During my first six months in Israel I lived in a house on the Mount of Olives owned by our family friend, the Keeper of the Garden Tomb. Sadly he had been killed in the Six Day War, fought just four months before I arrived in Jerusalem.
Every morning I would wake up and open the shutters of my large window, for a straight-on view of the Mosque of Omar. It was like a dream—hard to believe I was here…on the Mount of Olives—a few yards away from where Yeshua will stand when He returns.
In 1967, the Arab population was still in shock over the totally unexpected collapse of the Jordanian attacking forces. Instead of the Arab Muslim victory they were all expecting, the Israel Defense Forces defeated Jordan, Egypt and Syria and retook Israel’s ancient homeland of Jerusalem, Judea and Samaria, Gaza, the Golan Heights and the Sinai Desert—in just six days.
I noticed the Arabs would drive their few cars very carefully and politely—so as not to anger any Israeli driver! I could walk all over the Arab-populated Mount of Olives and felt perfectly safe. That was then.
I used to walk north towards Mount Scopus—which is really just an extension of the Mount of Olives. I would walk around the Hadassah Hospital which had laid in ruins since 1948 when Jordan conquered the West Bank and Eastern Jerusalem. They had destroyed everything belonging to the Jewish population living there before 1948.
I loved to look down from the mountain towards the Dead Sea and across from there to the land of Moab. It was always a breathtaking view—Jerusalem situated on the cusp of the heights that separate the watered west side all the way to the Mediterranean Sea, from the desolate and barren Judean Desert to the east.
Believe it or not, I had brought my dog Mimi with me from the U.S. He was such a cutie that the pilot of the Alitalia flight invited me and Mimi to 1st class and insisted my dog could sit freely on the chair beside me.
So Mimi and I would roam the Mount of Olives taking pictures. At one point, I tied Mimi up to a pole of some kind, as the whole Mount was empty of anyone else as far as I could see, and I wanted to be free with both hands on my camera.
After a little while, I went back to get Mimi, but he was nowhere in sight. I ran around the whole area, but never saw a single person. My dog was just gone.
I sat down on the mountain and began to cry and cry. I said, “Lord, Mimi is the only “person” I have. He is all I have in this new land. I hardly know anyone here, and my dog is so important to me. Lord, someone has stolen my dog…” I was heartbroken.
Suddenly I got to my feet and said to myself, “I’m going to believe God to find my dog.” I started praying in the Spirit, and saying, “In the Name of Jesus (back in 1967, Israelis had not yet gone back to using Yeshua’s original name!) I ask you Lord to find my dog. I know you know where he is, and I proclaim in your Name that You will lead me to my dog!”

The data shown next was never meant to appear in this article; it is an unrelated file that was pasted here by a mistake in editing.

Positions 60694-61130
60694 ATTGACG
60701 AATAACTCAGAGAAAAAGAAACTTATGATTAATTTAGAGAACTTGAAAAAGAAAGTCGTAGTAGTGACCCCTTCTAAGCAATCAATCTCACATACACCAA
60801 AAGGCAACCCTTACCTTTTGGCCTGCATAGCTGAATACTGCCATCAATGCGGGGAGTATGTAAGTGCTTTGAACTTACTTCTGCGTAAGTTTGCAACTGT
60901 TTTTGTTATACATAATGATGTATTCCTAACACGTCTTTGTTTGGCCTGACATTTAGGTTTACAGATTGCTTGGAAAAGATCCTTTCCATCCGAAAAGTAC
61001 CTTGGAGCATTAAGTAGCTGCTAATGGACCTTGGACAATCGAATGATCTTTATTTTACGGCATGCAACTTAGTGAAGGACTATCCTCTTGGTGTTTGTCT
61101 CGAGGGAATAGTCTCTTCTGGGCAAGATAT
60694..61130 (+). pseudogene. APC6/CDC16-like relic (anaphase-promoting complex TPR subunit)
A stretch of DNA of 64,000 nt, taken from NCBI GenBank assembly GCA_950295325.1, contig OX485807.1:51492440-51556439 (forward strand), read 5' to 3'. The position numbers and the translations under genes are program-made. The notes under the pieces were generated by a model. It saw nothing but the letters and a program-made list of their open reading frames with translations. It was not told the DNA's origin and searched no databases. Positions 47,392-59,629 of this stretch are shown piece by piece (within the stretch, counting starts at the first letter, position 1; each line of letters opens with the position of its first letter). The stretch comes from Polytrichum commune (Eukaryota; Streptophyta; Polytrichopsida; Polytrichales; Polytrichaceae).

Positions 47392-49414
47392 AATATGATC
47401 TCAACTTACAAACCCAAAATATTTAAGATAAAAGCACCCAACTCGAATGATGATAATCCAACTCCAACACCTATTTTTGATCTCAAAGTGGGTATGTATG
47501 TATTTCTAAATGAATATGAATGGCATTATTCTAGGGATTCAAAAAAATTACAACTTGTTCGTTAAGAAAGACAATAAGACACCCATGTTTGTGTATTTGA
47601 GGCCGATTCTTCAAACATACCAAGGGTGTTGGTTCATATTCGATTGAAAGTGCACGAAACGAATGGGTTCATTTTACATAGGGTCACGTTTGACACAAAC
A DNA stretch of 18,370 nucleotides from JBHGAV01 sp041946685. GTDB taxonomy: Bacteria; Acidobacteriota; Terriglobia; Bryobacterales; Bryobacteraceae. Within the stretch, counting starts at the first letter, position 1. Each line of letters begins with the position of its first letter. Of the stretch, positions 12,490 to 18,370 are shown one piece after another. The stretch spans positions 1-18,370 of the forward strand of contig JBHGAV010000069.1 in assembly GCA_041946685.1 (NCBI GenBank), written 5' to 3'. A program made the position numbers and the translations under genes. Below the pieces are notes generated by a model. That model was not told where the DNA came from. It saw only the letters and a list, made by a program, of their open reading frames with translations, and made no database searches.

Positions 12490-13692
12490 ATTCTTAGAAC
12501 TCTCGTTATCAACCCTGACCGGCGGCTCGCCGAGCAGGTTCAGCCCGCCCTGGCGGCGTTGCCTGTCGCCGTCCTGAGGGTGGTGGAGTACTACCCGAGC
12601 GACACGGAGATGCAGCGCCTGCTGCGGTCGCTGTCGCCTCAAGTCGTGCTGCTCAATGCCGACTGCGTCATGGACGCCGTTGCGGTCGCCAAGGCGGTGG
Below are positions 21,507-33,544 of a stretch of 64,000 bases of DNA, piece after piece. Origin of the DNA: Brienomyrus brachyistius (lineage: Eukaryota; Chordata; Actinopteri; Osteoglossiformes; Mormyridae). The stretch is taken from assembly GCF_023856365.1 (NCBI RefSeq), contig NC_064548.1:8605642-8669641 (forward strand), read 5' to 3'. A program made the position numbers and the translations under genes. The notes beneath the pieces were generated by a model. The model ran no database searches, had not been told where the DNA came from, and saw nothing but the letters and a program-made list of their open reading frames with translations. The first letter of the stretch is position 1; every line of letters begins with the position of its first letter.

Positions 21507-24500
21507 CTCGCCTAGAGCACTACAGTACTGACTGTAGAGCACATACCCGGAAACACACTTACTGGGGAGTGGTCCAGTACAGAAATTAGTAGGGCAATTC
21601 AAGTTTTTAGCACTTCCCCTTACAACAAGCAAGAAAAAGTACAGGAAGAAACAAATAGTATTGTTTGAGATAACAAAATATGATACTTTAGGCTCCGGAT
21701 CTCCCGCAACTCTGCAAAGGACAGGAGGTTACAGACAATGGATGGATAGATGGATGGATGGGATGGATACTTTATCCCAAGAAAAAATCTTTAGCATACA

I looked around and still didn’t see a human being. I just started ambling down the hill in the direction of the Old City, praying my heart out and proclaiming in faith that God would restore my dog to me.
I hadn’t gone far when I saw a youth walking a half block ahead of me. I yelled at him and he turned around. When I walked up to him, I wanted to ask him if he had seen my dog. But I didn’t know a word of Arabic, or Hebrew, for that matter.
So I just waved my hands like I had lost something and I started saying “Erf Erf Erf.” I didn’t think that “Bow Wow” would be a word that an Arab could figure out.
He looked at me for a minute. And then he waved with his hand for me to follow him. Still on the mountain, he began to take me through alleys this way and that, winding around a crowded neighborhood of housing I didn’t know existed. I was proclaiming victory with every fiber of my being. Finally he pointed at a door and left.
I knocked. No answer. More knocking, until finally a woman dressed in a traditional Arab garment opened the door. I said, “Erf Erf Erf!” I made my hands like I was carrying a small animal. The woman shook her head as if she didn’t understand. I continued, “Erf Erf Erf!” Now my faith was working, and I had no intention of leaving the place without my answer to prayer.
Finally she disappeared for a minute and voilà! Out came Mimi! I smiled at the lady and without waiting for a response, took off with my dog.
At that moment, I felt the Lord clearly taught me a lesson I have never forgotten. I heard Him speak to my heart: “If you had just sat down on the mountain and cried your eyes out, sobbing and wailing, you would not have gotten your dog back. When you stood up, spoke out your request in faith, and then just started moving, I guided you back to Mimi.”
And Mimi lived to a ripe old age in Jerusalem.
Just start moving! Faith and action is what we have lived by all of these years in our ministry in Israel.
This article originally appeared in the Maoz Israel Report, October 2018, and reposted with permission.